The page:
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Dinesha BA Provisional Evaluation of the Contribution of the Supreme Court to Political Reconciliation in Post-War Sri Lanka (May 2009-August 2012)ook

Dinesha BA Provisional Evaluation of the Contribution of the Supreme Court to Political Reconciliation in Post-War Sri Lanka (May 2009-August 2012)ook

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Published by ColomboICES
The imperative for political reconciliation re-emerged in the Sri Lankan public landscape with the
end of hostilities in May 2009. In that context, this paper seeks to foreground the mandate and
actual contribution of the Sri Lankan judiciary with regard to political reconciliation by considering
three questions. One, whether the judiciary in a democratic society can and/or ought to engage
with the question of political reconciliation and two, whether the Sri Lankan judiciary has such a
mandate within the existing constitutional framework. Through an assessment of some current
thinking on the question of political reconciliation in general and particularly through the
capabilities approach, it is argued that Sri Lankan judiciary does have a mandate to contribute
towards political reconciliation. The third question considered in the paper is whether, the
Supreme Court has in fact engaged with the question of political reconciliation. Through an
examination of Special Determinations of the Supreme Court and jurisprudence on Fundamental
Rights during May 2009 to August 2012, it is argued that while some contribution has been made,
by and large the Court has been cautious in its approach, leaving many possibilities unexplored.
Dinesha Samararatne, LL B (Hons) (Colombo), LL M (Harvard), Attorney-at-Law, is a Lecturer
attached to the Department of Public & International Law, Faculty of Law of University of
Colombo, Sri Lanka where she teaches human rights law and administrative law. She is a former
Fulbright scholar and is currently a Visiting Fellow of the Gilbert+Tobin Centre for Public Law of
the Faculty of Law of the University of New South Wales, Australia. Her research interests are in
public law and some of her recent published work has been in relation to the public trust doctrine,
public interest litigation and the right to liberty. Her current research is with regard to the social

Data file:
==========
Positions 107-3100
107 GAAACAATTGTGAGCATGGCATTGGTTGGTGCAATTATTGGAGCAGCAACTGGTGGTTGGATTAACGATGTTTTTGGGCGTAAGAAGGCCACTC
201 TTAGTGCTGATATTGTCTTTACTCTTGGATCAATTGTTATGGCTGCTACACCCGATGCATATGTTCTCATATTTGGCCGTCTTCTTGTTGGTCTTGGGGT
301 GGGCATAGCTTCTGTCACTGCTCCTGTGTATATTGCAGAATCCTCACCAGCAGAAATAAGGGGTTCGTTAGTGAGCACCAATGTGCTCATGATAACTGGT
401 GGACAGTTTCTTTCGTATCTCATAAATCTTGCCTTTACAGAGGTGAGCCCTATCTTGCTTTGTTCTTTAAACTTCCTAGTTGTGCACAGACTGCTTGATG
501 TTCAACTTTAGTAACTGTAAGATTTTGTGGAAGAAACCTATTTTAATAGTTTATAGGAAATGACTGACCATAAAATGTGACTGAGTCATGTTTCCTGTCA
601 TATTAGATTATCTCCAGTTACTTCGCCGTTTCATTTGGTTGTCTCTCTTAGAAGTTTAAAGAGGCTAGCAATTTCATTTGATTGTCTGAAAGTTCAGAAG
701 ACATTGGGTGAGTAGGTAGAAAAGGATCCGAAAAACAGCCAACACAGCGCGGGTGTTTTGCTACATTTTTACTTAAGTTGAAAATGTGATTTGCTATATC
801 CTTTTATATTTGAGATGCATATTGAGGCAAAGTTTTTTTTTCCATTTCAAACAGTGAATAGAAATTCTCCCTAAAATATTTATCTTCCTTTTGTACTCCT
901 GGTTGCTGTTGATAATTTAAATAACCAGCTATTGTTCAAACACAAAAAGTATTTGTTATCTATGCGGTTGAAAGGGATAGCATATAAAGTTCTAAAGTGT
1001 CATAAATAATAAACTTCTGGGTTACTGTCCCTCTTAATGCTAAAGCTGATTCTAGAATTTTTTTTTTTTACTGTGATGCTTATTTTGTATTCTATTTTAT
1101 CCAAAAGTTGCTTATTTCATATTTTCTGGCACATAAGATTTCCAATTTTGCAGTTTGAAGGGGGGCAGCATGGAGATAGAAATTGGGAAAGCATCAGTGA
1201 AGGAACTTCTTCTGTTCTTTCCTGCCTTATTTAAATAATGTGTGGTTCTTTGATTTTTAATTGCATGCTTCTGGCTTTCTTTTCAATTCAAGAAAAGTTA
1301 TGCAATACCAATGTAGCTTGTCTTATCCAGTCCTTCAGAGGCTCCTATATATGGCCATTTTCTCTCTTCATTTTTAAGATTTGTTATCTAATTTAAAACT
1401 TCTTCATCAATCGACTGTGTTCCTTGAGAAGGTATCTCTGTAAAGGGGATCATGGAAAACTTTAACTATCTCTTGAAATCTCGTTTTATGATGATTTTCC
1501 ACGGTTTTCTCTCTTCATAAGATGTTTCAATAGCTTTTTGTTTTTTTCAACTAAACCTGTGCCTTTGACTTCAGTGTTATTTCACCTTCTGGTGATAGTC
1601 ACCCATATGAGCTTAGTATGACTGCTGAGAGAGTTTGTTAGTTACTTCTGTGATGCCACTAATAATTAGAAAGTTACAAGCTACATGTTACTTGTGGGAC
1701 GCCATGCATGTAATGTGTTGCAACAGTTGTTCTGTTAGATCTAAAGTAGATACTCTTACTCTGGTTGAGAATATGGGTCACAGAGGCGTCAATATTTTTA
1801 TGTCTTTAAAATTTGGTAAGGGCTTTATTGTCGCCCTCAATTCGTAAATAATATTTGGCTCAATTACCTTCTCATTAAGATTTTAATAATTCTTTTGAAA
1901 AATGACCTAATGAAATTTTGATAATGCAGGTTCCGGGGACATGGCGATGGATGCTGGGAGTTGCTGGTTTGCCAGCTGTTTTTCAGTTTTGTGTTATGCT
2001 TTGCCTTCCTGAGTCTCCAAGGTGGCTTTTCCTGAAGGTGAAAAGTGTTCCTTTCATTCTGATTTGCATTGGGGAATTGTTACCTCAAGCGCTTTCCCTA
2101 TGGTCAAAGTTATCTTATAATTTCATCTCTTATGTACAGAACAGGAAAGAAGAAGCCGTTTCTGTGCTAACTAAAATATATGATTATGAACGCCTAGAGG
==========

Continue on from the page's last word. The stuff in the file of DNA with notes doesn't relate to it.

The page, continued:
contract theory, sovereignty and the rule of law as they relate to the Sri Lankan context.
The imperative for political reconciliation re-emerged in the Sri Lankan public landscape with the
end of hostilities in May 2009. In that context, this paper seeks to foreground the mandate and
actual contribution of the Sri Lankan judiciary with regard to political reconciliation by considering
three questions. One, whether the judiciary in a democratic society can and/or ought to engage
with the question of political reconciliation and two, whether the Sri Lankan judiciary has such a
mandate within the existing constitutional framework. Through an assessment of some current
thinking on the question of political reconciliation in general and particularly through the
capabilities approach, it is argued that Sri Lankan judiciary does have a mandate to contribute
towards political reconciliation. The third question considered in the paper is whether, the
Supreme Court has in fact engaged with the question of political reconciliation. Through an
examination of Special Determinations of the Supreme Court and jurisprudence on Fundamental
Rights during May 2009 to August 2012, it is argued that while some contribution has been made,
by and large the Court has been cautious in its approach, leaving many possibilities unexplored.
Dinesha Samararatne, LL B (Hons) (Colombo), LL M (Harvard), Attorney-at-Law, is a Lecturer
attached to the Department of Public & International Law, Faculty of Law of University of
Colombo, Sri Lanka where she teaches human rights law and administrative law. She is a former
Fulbright scholar and is currently a Visiting Fellow of the Gilbert+Tobin Centre for Public Law of
the Faculty of Law of the University of New South Wales, Australia. Her research interests are in
public law and some of her recent published work has been in relation to the public trust doctrine,
public interest litigation and the right to liberty. Her current research is with regard to the social
contract theory, sovereignty and the rule of law as they relate to the Sri Lankan context.

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Categories:Types, Research
Published by: ColomboICES on Jun 04, 2013
Copyright:Attribution Non-commercial

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06/04/2013

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ICES Research Papers
 
Research Paper No: 5March 2013
A Provisional Evaluation of the Contribution of theSupreme Court to Political Reconciliation inPost-War Sri Lanka (May 2009-August 2012)
Dinesha Samararatne

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